I had heard good things about the Larsens, so was disappointed in how they sounded on the Glasser. (I had plenty of warnings about the Glasser’s sound, lol, but the lure of a carbon composite violin at that price was my motivation.) Knowing that strings can make significant changes on an instrument, I tried a set of Helicore I had on hand. They didn’t sound nearly as good as the Larsens. I then reached out to the Fiddlershop who sells Glassers just to see if they had tried any other strings. Their luthier HAD and thought the EP Green did the best on them, and not with the gold E, which he usually favored, but with the silver. I bought a set of EP Green from Fiddlershop and was pleasantly surprised at how much better the Glasser sounded. To me, the Glasser is quite usable now and I play it some every day. Again, for best volume and tone, not the Glasser. But knowing I can take it anywhere without worrying about temperature or humidity (or rough environments in general - I’m thinking camp fires, lol), then that Glasser is ready willing and able.
    Doug Brock
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    Default Re: Mandolin world vs fiddle world

    This is a very cool thread. To me, the fiddle/violin is the most fascinating stringed instrument. We have one in the house, but I canít do anything with it. Even though I know the fingerings because of mandolin playing, I canít make my left hand work at all while holding the fiddle tucked under my chin and off my shoulder. Itís the most unusual posture and I just canít do it, but I admire anyone who can.

    After being around a few fiddlers and listening to some interviewed, etc, it seems like fiddlers (not classical violinists) arenít nearly as concerned about the make of their instrument as mandolin players. Iíve seen some who seemed kind of surprised by someone even asking about the instrument. Maybe that isnít as common as I think, but itís just an observation of mine.

    This all reminds me of once when I was playing music with a wonderful upright bass player. He had been playing that bass for about 15 years, had never changed the strings, and when I asked him about the maker, he looked inside the F-hole and read the label out loud for what mustíve been the first time. I always thought that was very odd. Again, maybe that isnít typical, but Iíve never met a guitar or mandolin player with the same attitude.
    ...

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    Default Re: Mandolin world vs fiddle world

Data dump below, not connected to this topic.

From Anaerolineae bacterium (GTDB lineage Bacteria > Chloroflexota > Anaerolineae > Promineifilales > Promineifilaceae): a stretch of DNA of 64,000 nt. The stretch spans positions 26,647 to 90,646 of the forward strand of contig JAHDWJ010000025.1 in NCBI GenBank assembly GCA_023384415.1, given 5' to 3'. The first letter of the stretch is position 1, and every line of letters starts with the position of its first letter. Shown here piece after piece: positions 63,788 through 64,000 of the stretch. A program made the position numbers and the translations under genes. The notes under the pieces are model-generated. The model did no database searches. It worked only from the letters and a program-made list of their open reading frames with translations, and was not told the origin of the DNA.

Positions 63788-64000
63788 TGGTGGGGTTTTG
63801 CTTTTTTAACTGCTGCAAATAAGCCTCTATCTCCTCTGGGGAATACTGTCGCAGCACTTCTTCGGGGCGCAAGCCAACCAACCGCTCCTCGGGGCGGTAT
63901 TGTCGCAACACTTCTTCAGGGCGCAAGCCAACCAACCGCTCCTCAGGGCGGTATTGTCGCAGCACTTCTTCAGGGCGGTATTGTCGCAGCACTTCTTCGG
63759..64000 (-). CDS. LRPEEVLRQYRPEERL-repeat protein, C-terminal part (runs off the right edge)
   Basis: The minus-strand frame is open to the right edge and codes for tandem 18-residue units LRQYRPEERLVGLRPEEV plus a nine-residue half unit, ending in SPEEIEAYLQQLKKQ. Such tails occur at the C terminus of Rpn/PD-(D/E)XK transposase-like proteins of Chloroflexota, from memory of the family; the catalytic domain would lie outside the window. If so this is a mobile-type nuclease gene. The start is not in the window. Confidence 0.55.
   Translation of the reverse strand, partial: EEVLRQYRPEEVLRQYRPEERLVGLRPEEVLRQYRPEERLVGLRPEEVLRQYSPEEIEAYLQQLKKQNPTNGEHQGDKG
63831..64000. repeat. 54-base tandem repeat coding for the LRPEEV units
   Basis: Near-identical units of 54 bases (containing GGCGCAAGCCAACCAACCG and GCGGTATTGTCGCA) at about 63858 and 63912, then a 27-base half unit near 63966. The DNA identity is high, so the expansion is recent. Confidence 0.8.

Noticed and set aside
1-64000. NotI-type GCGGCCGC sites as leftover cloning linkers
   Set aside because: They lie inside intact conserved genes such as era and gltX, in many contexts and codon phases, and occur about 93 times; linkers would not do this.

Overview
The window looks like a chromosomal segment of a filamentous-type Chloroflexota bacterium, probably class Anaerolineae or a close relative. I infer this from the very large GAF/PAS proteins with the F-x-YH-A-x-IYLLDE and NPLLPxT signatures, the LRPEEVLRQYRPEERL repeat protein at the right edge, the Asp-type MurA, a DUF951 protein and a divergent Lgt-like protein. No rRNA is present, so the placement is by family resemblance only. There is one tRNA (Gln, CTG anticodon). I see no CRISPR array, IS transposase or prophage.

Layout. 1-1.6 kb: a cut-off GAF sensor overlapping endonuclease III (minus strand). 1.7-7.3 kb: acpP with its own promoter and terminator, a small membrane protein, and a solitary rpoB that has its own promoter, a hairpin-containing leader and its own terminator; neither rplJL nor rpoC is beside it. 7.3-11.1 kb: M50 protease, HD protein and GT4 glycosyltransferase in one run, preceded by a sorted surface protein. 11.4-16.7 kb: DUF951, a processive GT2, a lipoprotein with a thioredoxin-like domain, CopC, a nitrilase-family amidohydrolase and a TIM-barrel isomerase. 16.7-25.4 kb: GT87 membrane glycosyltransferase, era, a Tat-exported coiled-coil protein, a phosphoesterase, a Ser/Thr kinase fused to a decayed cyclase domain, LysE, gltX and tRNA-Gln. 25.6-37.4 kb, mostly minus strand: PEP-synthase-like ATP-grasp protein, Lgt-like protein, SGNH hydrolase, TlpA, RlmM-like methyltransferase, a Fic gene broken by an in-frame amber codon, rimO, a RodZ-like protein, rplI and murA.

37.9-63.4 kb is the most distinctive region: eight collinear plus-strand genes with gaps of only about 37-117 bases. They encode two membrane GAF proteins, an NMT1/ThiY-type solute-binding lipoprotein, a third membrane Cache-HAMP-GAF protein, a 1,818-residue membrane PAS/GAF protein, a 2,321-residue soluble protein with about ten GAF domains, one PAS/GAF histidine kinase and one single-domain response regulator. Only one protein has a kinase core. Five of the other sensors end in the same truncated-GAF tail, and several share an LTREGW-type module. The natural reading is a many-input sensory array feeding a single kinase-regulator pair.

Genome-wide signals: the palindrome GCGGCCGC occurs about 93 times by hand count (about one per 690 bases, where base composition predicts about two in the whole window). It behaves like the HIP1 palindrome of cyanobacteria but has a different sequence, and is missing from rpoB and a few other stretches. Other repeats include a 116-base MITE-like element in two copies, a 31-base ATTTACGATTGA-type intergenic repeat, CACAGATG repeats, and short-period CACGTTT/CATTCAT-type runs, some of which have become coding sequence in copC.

I've never once had anyone ask me who made my fiddles, only how old they are.

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  42. #24
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    Default Re: Mandolin world vs fiddle world

    Quote Originally Posted by Caleb View Post
    After being around a few fiddlers and listening to some interviewed, etc, it seems like fiddlers (not classical violinists) aren’t nearly as concerned about the make of their instrument as mandolin players.
    I think there's a few reasons for that. There have been many thousands of violin makers. Relatively few of them are known to players (of all styles), far less by the tonal characteristics of their instruments. In addition, the instruments of even the top reputed makers can be variable in tone character and quality. Quite a high proportion of violins have no maker label, including a reasonable proportion of very old and valuable ones. Finally, we fiddlers generally don't use such a wide range of tonal characteristics as classical players - many fiddlers are very happy with 'their sound', and don't require the range of tones a really good violin can produce. Incidentally, going back to an earlier posts here - I would say that the range of good value violins and mandolins has been greatly widened in the last 20 years by the advent of Chinese and other far East workshops producing instruments for quality rather than quantity. Some of these are great value, and I think you can get about the same quality per $ in violins and mandolins, in the 'first serious instrument' range under £$1000. I think mandolins look expensive compared to acoustic guitars, but maybe that's because so many guitars now available are downright cheap for what they are?

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  44. #25
    Mando-Accumulator Jim Garber's Avatar
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    Default Re: Mandolin world vs fiddle world

    Quote Originally Posted by maxr View Post
    Or, perhaps, by playing it with modern technique. There are some recordings of J Scott Skinner, one of the greatest Scottish fiddle tune composers, from 1899. Skinner was partly a music hall act at the time, and he used a Stroh fiddle for that recording (like a phonofiddle, with a horn). His playing is surprisingly fast, but the sound is unlike any modern folk fiddler I've heard - it's more like Fritz Kreisler, an almost contemporary classical violinist, with big slides and a very round plummy tone, probably partly due to the Stroh.
    I am not sure what that term means but I can't imagine that a Strohviol would enhance any tone to sound "plummy". The ones I play (including mine) enhance the more treble and nasal tones rather anything that would sound full and rich. They were meant for recording acoustically and were designed to focus the sound in one direction toward the old horns.

    I am sure that Skinner was an excellent violinist in any case.
    Jim